What stops people from passing money on now

Peigi MacCrimmon

Peigi MacCrimmon

Financial Planner

12 September 2022

HMRC’s income from Inheritance Tax (IHT) in 2021-22 was £6.1bn, up around 15% on the previous year.

While IHT doesn’t generate a lot of income for the Treasury relative to income tax, national insurance and VAT (a combined £460bn), it can nonetheless be a painful tax for those families who have to pay it as a result of lack of planning by those they inherited from.

In my 25 years’ experience of dealing with clients, there are many reasons why people don’t plan for passing their money on effectively. These include:

  • They plan to get round to taking action but never get round to doing so.
  • They feel like it’s too complex and don’t know where to start.
  • They're worried about how much it would cost to put in place.
  • They're worried that they might run out of money themselves, particularly with rising costs of long-term care.
  • They don’t want to give up access to the money.
  • They worry about rising prices, having lived through harder times themselves in the past.
  • Both partners can’t agree the best way to proceed and end up doing nothing.

Inertia is not a great reason to pay too much tax! Plus, planning early can give you more options and more chance of success. So even if you’re not ready to fully commit or put a final plan in place, there’s definitely one thing you could do now... and that’s start a conversation about it.

Speak to your spouse or partner. Speak to your children and/or wider family. Speak to the intended beneficiaries of your estate. Tell them what your thoughts are, and gauge their thoughts on the matter. By doing so, you’ll start to build a better picture of what your future plans might look like, but without actually taking any definitive action - so there’s still plenty of scope to change your mind or alter your plans, but you might be able to start narrowing down some of your options.

As we’ve covered in some of our other recent blog posts in this series, there are a number of possible solutions to inheritance tax including outright gifting, use of trusts, investing in things that qualify for relief from inheritance tax, using pensions, and using an insurance policy.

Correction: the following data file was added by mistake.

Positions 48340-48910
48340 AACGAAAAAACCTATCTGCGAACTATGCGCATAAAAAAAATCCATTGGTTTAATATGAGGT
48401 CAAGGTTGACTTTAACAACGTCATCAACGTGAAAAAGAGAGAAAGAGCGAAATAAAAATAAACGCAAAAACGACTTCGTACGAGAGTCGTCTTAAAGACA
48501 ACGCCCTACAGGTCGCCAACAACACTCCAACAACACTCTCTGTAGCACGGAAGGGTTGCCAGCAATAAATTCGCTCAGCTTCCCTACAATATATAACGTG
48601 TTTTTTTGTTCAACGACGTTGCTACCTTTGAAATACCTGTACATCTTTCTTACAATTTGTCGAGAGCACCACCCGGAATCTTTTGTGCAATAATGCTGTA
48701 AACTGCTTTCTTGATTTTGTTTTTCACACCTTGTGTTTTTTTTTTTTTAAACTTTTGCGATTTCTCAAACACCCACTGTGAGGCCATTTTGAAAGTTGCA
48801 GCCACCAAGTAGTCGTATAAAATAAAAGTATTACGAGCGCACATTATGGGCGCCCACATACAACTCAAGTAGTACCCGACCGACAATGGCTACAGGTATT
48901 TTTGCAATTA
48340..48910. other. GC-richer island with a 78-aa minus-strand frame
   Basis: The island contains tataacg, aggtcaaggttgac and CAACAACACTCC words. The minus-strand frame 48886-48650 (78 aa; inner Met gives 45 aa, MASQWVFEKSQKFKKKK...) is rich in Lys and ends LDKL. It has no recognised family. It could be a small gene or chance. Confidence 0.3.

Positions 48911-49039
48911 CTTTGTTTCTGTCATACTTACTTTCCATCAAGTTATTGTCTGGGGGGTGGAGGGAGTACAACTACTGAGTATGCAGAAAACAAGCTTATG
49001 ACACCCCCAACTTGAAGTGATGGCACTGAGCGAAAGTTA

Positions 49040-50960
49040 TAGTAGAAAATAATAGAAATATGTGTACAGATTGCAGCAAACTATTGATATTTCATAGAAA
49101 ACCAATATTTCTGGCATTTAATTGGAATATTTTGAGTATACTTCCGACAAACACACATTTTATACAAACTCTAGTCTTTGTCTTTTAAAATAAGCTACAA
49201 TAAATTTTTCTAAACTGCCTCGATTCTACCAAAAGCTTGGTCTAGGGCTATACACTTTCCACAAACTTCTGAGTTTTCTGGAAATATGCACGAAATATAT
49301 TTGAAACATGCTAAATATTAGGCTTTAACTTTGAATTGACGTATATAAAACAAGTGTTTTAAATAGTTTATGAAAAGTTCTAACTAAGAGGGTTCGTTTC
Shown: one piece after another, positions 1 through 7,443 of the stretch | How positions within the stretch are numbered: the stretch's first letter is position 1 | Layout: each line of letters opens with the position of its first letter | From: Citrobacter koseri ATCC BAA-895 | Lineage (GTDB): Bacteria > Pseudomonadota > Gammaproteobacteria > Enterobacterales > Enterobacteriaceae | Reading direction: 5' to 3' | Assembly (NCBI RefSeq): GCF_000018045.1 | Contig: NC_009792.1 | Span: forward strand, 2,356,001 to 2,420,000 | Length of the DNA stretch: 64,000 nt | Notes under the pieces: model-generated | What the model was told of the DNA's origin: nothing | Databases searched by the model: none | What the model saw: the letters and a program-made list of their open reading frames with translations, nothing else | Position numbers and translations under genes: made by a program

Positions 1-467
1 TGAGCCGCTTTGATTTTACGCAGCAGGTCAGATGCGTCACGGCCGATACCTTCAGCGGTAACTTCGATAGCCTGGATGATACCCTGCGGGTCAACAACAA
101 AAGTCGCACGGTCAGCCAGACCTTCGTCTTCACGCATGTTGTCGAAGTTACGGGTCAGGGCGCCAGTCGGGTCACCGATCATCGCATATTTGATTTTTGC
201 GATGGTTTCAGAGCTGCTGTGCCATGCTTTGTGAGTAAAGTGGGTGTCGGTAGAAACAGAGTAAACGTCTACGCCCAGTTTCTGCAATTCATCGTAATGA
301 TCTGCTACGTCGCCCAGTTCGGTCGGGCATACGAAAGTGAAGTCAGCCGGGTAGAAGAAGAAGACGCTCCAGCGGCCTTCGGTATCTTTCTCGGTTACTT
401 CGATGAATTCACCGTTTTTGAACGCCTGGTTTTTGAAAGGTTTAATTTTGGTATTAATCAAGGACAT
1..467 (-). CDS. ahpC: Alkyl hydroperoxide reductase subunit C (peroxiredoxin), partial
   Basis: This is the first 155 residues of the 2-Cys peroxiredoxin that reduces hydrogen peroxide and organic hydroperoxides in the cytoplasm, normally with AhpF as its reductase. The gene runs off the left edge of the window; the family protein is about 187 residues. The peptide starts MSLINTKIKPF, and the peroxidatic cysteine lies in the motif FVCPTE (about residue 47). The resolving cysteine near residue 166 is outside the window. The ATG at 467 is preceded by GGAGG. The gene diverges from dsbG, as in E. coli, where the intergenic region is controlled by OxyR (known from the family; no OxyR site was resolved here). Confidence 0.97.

Your final plan might involve several of these solutions, and you might decide to implement them at various different times during your lifetime; again giving you the flexibility to adapt to any changes in circumstances, legislation or tax rules. Putting a long-term plan in place step by step means that you’ll be making progress towards your final goal, rather than taking no action because you’re struggling to reach a decision or agree on the full and final answer.

By speaking with a financial planner, possibly in conjunction with a solicitor, it is usually possible to find a solution that addresses many of the above concerns whilst helping to mitigate IHT.

Former Labour Chancellor, Roy Jenkins, famously described inheritance tax as ‘a voluntary levy paid by those who distrust their heirs more than they dislike the Inland Revenue’.

Whilst I would hope that there aren’t too many people for whom this statement actually holds true, I am sure that if you have a potential IHT liability and have not taken expert advice, you, and your family, would almost certainly benefit by doing so.

Contact us

If you’re interested in starting your own conversation and would benefit from some guidance on how to begin, please get in touch with myself or a member of our Wealth team.


Disclaimer: Johnston Carmichael Wealth Limited is authorised and regulated by the Financial Conduct Authority. 

This communication should not be read or considered as financial advice. While all possible care is taken in the preparation of this communication, no responsibility for loss occasioned by any person acting or refraining from acting as a result of the information contained herein can be accepted by this firm.

This communication is based on our understanding of tax legislation as at 14/09/22. The value or benefit of any specific tax reliefs or allowances will depend upon your own situation.  The financial conduct authority does not regulate tax and estate planning.

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